“Excellence is the Result of Perseverance”
"Excellence is not so much the result of inspiration or a fantastic idea, but rather of persistence." With these words Francisco Reynés, CEO of Abertis, congratulated the 2014 Global Executive MBA class in his keynote speech last Friday.
Seeking excellence, however, is easier than practicing it, and therefore "being clear as to your core values is a great help," he observed. He also encouraged the audience to exercise self-criticism and learn to accept criticism from others, warning that it "is something that often becomes more difficult as you progress up the managerial hierarchy."
Mistakes and setbacks will color all experience, yet luck, observed Reynés, will reward those who are perseverant. "Rafa Nadal, the famous tennis player, who was born in Mallorca, like me, used to say, ‘I don’t know why, but the more I train, the more luck I have and the more games I win.’"
The ability to strive for and achieve ambitious business goals certainly does not occur in a vacuum and this, perhaps, was the central theme of Reynés’ speech. "Build a solid team, if possible, better than you," he advised. "It is not the case that triumph is mine while failure is for the whole team. Successes are for everyone; you must share them and avoid individual glory," he added.
Most of all, no matter how intense the travel schedule and the array of commitments on the agenda, Reynés emphasized that nurturing human bonds should be the top priority, especially when hectic lives are characterized by visiting an airport, the road to the city, an office block or a hotel room. "When I travel, which is 200 days per year, I try to connect with the people I know in the place I’m going. If we can’t meet, even just a Whatsapp or a voicemail can have a huge impact."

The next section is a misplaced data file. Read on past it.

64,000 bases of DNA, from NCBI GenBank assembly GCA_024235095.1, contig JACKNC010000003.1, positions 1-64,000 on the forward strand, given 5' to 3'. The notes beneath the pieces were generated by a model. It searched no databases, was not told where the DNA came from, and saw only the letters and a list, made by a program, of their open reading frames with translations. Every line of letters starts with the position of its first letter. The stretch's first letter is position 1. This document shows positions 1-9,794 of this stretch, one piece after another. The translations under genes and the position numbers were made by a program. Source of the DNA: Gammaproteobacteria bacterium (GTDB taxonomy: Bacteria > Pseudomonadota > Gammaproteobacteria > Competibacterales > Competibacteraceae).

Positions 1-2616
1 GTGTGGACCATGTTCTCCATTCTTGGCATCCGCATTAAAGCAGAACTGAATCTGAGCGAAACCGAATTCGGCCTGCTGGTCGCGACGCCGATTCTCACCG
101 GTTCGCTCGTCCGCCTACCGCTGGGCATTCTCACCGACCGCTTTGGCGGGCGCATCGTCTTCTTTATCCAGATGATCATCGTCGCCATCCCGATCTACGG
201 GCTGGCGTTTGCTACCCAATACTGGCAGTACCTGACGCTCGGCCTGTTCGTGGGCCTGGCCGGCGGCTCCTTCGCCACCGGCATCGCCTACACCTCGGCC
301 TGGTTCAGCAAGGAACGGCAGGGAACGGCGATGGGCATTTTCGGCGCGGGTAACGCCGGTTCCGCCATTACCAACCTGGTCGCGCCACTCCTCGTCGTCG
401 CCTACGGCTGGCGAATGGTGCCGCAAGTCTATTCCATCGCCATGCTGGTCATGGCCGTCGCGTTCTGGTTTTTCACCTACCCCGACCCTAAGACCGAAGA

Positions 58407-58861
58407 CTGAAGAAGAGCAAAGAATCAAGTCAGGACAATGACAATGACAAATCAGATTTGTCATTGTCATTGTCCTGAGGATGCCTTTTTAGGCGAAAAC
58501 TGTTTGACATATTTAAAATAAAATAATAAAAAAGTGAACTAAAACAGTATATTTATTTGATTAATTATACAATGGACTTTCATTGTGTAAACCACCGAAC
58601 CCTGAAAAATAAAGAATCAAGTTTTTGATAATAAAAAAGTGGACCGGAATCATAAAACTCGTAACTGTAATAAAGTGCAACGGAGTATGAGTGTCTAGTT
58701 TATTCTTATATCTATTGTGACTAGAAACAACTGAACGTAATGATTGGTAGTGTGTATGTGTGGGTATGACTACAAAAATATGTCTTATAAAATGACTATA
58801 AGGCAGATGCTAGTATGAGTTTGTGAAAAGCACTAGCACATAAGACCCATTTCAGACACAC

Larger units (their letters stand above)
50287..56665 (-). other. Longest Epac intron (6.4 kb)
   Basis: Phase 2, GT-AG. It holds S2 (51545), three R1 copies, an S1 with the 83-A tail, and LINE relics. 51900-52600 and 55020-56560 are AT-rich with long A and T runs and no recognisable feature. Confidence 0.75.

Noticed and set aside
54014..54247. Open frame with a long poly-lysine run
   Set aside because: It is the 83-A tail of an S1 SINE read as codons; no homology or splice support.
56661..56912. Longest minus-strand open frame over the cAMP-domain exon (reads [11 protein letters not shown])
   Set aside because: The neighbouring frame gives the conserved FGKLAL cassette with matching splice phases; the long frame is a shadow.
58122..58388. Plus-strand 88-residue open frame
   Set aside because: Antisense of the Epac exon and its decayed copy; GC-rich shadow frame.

The 44 GEMBA graduates who have endured 16 months of intense study and travel to Barcelona, New York, São Paulo, Shanghai and Silicon Valley, are no strangers to the physical distance from family and community that Reynés experiences in his career. In the end, "the real value of the GEMBA is sitting right in front of me," observed Sanaz Amidi, co-president of the graduating class.
GEMBA academic director Sandra Sieber and Dean Jordi Canals echoed a similar sentiment: people and society, whether family, GEMBA classmates, employees or teams, should be at the heart of every professional’s ambitions. "You are leaving this program with an increased sense of accomplishment and noble intentions, not just towards the people in your immediate surroundings, the people you work with and live with, but also towards society in general," remarked Sieber.
Professor Canals reflected upon the inseparable connection between excellence and the people that we serve. "Excellence also means how we add value to other people… Professionalism and the way we treat others in our daily work are key dimensions in our lives. They define us much more deeply than success," he observed. As he closed the ceremony, Canals reminded the program’s 14th graduating class, that, no matter where their careers take them, "IESE is your home, a place where you can always come back and where you will be welcomed."